Consumers urged to plan wisely to avoid January blues

The festive season has left some people with a dent in their pockets, experts have urged consumers to tighten their belts.

The festive season has left some people with a dent in their pockets, experts have urged consumers to tighten their belts.

Published Jan 5, 2024

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As the festive season has left some people with a dent in their pockets, experts have urged consumers to tighten their belts to avoid the January blues.

Neil Roets, CEO of Debt Rescue, said consumers should prioritise and review their spending in January.

“This will help to prevent a situation of ‘Januworry’ with all its financial challenges. First, set up a budget and look for opportunities for living expenses to be revised.

“This can include forgotten debit orders for services no longer used or needed.”

Roets added that consumers need to review habits that might have gone unnoticed, such as eating out.

“Next, tackle debts to avoid extra interest charges and costs. Planning your finances is of utmost importance, now more than ever, with the financial difficulties consumers are facing due to high inflation and high interest rates.”

Roets said that it was crucial for parents to plan for back-to-school expenses.

“It is also important to look for opportunities where you can save money. Look for second-hand items or shop during sales. Explore community swop meets or online forums where parents exchange uniforms. Check for school-sponsored assistance programmes or discounts.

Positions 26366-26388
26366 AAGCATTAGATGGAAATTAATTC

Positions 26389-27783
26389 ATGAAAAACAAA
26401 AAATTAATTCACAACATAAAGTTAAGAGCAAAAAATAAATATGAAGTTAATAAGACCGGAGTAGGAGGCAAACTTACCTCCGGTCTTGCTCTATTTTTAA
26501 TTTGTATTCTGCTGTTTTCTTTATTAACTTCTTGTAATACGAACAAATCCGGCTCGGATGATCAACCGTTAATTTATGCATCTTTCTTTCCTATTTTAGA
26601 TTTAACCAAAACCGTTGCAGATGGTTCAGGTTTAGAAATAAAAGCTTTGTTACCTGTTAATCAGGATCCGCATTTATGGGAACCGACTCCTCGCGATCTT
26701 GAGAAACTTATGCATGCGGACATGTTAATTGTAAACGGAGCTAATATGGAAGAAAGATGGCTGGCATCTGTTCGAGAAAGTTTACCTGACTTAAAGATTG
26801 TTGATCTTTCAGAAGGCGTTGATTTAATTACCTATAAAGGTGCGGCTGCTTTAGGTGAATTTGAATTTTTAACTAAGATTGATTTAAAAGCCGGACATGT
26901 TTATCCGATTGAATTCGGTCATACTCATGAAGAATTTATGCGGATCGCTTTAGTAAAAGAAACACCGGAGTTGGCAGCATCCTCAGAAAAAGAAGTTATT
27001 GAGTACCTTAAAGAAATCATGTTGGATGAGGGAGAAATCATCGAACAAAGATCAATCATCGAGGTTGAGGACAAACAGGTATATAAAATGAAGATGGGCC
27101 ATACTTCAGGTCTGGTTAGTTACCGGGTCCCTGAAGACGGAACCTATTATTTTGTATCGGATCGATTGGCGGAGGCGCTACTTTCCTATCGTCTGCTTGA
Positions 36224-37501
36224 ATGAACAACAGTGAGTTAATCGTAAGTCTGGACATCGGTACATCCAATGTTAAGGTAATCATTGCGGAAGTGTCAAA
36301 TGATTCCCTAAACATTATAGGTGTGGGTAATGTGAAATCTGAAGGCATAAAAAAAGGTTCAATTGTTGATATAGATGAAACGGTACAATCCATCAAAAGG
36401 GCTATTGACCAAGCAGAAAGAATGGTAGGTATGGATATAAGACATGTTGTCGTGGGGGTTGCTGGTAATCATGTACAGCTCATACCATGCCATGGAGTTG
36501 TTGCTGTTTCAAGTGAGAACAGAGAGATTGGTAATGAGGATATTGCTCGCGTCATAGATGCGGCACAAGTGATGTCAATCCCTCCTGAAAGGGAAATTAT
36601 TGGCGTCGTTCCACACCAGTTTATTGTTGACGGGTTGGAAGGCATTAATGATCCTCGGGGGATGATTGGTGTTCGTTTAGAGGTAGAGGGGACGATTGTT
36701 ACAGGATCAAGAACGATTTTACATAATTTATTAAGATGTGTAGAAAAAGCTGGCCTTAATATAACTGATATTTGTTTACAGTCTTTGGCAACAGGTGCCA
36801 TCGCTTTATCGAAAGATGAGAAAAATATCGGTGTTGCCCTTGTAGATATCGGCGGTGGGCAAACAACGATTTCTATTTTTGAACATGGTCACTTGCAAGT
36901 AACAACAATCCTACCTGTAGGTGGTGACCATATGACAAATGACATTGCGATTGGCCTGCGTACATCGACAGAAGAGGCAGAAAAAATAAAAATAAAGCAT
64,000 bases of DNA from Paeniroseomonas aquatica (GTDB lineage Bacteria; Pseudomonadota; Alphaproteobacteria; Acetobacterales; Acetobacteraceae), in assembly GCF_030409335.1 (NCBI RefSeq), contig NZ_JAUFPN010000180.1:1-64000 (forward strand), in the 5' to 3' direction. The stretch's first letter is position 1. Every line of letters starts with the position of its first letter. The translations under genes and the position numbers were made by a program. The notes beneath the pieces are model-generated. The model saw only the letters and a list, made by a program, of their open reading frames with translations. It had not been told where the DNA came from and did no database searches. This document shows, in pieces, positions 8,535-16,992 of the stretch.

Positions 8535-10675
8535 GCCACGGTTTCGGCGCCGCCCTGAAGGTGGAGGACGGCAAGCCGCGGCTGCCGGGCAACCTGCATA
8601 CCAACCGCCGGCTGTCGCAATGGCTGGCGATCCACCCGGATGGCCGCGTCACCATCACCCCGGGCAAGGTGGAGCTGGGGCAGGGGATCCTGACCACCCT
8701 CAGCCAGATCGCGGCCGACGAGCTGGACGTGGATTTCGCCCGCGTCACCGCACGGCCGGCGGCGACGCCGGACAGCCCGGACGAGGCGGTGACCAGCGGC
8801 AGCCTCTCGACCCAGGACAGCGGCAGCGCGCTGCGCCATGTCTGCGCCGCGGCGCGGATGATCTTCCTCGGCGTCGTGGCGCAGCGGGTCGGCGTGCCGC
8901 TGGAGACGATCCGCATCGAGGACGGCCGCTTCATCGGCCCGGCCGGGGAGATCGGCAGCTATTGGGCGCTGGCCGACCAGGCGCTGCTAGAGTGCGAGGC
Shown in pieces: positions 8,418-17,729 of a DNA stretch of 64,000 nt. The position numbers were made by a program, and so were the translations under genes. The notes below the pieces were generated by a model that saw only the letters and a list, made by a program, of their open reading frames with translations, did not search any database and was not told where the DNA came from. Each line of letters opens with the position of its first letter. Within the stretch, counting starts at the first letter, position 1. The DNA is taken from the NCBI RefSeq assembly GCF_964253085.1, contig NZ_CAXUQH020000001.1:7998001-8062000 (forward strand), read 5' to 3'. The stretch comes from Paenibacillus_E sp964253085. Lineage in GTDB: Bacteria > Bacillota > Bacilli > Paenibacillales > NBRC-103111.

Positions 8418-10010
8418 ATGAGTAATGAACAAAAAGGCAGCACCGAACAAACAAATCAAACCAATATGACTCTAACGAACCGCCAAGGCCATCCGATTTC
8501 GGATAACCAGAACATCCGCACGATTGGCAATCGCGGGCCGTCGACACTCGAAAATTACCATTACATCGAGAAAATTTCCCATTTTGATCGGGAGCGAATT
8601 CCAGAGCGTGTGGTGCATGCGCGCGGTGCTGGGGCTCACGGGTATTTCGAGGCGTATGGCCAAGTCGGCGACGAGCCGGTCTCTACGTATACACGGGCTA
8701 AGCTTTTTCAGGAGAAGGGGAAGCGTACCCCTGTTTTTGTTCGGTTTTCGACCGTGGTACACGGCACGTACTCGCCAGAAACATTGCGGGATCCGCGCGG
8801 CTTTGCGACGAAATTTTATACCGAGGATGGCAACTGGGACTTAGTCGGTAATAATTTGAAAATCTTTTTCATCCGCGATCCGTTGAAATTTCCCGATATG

“Buy in bulk with other parents to save on stationery.”

Professor Irrshad Kaseeram, from the University of Zululand’s Economics Department, said that interest rates were expected to be unchanged for the next six months and debt service charges would remain high.

“I would recommend trying not to take on additional loans or hire-purchase debt if there is no matching surplus income/cash flow.

“Households should not engage in impulse buying.”

Kaseeram added that consumers should at least try to hold off buying on credit until interest rates come down.

“Consumers should hold off on home improvement and durable goods (furniture etc) until the second half of the year when borrowing rates are expected to fall.

“Avoid micro lenders because of their high lending rates.”

Kaseeram added that for big purchases, consumers should look into community saving schemes (stokvels, lottery) instead of taking on debt.

“I also advise consumers to use windfall gain to settle debt and to go for debt counselling or debt administration if you are overwhelmed.”

Johann Els, Old Mutual Group chief economist, said that consumers had to plan carefully as what they do in January could impact their finances for the rest of their year.

“I would advise consumers to cut back on luxuries etc, but do not take on new debt.

“I do expect there to be lower fuel prices throughout 2024 and interest rates to come down later in the year.

This will bring relief but it is important to use the money wisely.”

The Mercury